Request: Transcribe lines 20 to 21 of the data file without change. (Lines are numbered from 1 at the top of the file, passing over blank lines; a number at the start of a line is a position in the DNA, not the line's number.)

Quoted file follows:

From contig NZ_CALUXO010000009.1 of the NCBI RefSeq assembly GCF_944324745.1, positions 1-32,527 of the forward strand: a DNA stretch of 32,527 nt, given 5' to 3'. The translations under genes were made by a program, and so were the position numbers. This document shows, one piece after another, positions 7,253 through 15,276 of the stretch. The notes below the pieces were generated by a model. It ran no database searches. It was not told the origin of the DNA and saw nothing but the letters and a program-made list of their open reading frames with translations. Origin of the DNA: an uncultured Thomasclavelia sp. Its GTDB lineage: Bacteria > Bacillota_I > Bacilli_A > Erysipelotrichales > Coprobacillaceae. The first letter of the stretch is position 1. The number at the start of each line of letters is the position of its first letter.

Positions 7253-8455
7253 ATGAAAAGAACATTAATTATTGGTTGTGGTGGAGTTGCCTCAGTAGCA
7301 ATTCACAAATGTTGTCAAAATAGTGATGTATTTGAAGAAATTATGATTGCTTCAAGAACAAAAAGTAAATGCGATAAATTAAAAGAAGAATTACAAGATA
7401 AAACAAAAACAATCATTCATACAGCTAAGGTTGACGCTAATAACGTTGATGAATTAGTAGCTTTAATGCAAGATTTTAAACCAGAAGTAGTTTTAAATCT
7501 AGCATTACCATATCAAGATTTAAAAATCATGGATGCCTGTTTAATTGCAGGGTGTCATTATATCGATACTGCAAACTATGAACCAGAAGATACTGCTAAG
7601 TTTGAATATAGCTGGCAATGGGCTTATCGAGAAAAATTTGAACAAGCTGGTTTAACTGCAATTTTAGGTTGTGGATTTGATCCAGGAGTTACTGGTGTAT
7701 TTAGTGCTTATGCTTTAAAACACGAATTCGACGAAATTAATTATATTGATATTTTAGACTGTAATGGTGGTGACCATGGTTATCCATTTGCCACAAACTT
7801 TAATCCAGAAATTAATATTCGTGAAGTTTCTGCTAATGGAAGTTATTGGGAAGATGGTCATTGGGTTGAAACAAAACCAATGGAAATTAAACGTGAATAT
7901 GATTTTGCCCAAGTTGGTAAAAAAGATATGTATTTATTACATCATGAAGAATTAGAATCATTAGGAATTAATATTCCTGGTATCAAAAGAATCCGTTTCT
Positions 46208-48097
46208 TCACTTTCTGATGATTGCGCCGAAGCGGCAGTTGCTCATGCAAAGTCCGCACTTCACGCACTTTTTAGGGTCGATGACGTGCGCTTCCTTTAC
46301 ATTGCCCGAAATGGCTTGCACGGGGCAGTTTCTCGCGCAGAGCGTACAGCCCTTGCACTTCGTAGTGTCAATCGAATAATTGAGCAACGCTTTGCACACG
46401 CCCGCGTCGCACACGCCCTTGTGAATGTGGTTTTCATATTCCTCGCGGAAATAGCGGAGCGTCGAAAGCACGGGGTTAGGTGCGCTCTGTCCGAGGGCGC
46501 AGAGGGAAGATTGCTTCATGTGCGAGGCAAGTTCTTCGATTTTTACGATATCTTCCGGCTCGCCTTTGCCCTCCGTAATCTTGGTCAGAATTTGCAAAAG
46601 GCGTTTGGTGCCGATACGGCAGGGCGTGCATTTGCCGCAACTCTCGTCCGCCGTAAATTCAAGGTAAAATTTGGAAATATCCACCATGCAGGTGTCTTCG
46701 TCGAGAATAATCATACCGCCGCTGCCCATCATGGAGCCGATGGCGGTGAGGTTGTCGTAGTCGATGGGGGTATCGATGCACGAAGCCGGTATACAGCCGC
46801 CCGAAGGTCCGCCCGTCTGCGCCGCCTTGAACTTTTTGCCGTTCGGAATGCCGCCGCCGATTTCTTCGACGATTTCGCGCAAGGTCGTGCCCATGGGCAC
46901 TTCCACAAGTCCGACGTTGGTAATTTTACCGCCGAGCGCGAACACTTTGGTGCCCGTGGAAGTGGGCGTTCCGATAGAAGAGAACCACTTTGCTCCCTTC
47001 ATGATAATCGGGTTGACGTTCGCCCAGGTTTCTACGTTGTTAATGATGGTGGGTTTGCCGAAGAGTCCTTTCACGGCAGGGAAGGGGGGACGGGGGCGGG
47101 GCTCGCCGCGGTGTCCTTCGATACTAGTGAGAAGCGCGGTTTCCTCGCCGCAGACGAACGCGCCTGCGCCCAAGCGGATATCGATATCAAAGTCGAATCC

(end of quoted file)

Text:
47001 ATGATAATCGGGTTGACGTTCGCCCAGGTTTCTACGTTGTTAATGATGGTGGGTTTGCCGAAGAGTCCTTTCACGGCAGGGAAGGGGGGACGGGGGCGGG
47101 GCTCGCCGCGGTGTCCTTCGATACTAGTGAGAAGCGCGGTTTCCTCGCCGCAGACGAACGCGCCTGCGCCCAAGCGGATATCGATATCAAAGTCGAATCC